How you talk ! I had learnt that long before I
brought you here, to be the Cricket's little mis-
tress. Dot ! "

She laid her hand, an instant, on his arm, and
looked up at him with an agitated face, as if she
would have told him something. Next moment,
she was down upon her knees before the basket ;
speaking in a sprightly voice, and busy with the

" There are not many of them to-night, John,
but I saw some goods behind the cart just now;
and though they give more trouble, perhaps,
still they pay as well ; so we have no reason to
grumble, have we ? Besides, you have been
delivering, I dare say, as you came along?"

" Oh yes ! "' John said. " A good many."

" Why, what's this round box ? Heart alive,
John, it's a wedding-cake !"

" Leave a woman alone to find out that," said
John admiringly. " Now, a man would never
have thought of it ! Whereas, it's my belief that
if you was to pack a wedding-cake up in a tea-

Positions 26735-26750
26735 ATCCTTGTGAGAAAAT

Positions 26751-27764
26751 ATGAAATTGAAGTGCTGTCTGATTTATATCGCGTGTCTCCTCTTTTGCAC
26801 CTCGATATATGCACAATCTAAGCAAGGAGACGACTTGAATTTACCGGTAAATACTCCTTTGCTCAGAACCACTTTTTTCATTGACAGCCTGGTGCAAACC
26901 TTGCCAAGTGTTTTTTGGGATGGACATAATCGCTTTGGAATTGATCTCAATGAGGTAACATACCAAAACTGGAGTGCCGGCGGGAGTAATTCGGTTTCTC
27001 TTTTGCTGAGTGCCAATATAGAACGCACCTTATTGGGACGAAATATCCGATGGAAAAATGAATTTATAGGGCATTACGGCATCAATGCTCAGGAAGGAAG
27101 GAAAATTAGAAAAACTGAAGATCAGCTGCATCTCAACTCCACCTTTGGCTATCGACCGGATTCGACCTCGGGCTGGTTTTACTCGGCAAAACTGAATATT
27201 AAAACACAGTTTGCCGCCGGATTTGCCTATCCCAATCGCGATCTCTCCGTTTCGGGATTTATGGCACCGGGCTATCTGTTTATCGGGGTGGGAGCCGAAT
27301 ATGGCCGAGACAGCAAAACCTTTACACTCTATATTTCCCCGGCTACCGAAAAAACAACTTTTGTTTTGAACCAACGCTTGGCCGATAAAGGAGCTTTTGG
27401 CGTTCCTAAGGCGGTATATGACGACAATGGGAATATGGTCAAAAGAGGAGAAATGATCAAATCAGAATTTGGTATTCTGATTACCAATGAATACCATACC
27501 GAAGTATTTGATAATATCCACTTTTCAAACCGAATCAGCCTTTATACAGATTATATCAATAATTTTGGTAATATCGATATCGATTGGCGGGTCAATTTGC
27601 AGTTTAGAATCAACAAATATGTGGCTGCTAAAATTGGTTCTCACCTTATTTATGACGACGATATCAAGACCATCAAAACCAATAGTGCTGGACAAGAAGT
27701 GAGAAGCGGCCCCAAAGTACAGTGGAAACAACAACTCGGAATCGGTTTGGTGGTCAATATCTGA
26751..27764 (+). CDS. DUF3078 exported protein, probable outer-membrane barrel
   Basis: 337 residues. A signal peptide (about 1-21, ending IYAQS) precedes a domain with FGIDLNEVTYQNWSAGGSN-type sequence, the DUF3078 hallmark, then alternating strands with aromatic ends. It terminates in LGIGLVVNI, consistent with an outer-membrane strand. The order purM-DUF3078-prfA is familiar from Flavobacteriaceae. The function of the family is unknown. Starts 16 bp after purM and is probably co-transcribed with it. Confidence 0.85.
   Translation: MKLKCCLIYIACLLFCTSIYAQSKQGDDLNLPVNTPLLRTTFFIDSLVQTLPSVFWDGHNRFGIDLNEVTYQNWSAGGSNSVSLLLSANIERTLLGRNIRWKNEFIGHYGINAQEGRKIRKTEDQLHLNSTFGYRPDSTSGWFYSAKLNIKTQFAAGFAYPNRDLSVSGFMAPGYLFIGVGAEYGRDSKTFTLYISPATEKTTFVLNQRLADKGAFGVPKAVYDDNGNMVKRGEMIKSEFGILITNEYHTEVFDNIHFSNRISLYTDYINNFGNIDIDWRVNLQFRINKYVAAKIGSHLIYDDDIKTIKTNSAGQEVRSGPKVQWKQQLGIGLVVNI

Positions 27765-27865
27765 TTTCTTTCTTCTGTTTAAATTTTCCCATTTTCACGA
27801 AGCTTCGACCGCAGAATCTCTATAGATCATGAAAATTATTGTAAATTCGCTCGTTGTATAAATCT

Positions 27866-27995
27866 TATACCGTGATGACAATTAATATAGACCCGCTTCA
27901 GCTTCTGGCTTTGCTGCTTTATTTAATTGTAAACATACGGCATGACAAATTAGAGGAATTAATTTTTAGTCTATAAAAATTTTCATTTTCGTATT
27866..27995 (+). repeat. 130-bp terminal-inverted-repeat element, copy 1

chest, or a turn-up bedstead, or a pickled-salmon
keg, or any unlikely thing, a woman would be
sure to find it out directly. Yes ; I called for
it at the pastrycook's."

"And it weighs I don't know what- — whole
hundredweights ! " cried Dot, making a great
demonstration of trying to lift it. "Whose is it,
John ? Where is it going?"

" Read the writing on the other side," said

" Why, John ! My Goodness, John ! "

"Ah! who'd have thought it?" John re-

" You never mean to say," pursued Dot, sitting
on the floor and shaking her head at him, " that
it's Gruff and Tackleton the toymaker !"

John nodded.

Mrs. Peerybingle' nodded also, fifty times at
least. Not in assent — in dumb and pitying
amazement; screwing up her lips, the while,
with all their little force (they were never made
for screwing up ; I am clear of that), and looking
the good Carrier through and through, in her
abstraction. Miss Slowboy, in the meantime,
who had a mechanical power of reproducing
scraps of current conversation for the delectation
of the baby, with all the sense struck out of
them, and all the nouns changed into the plural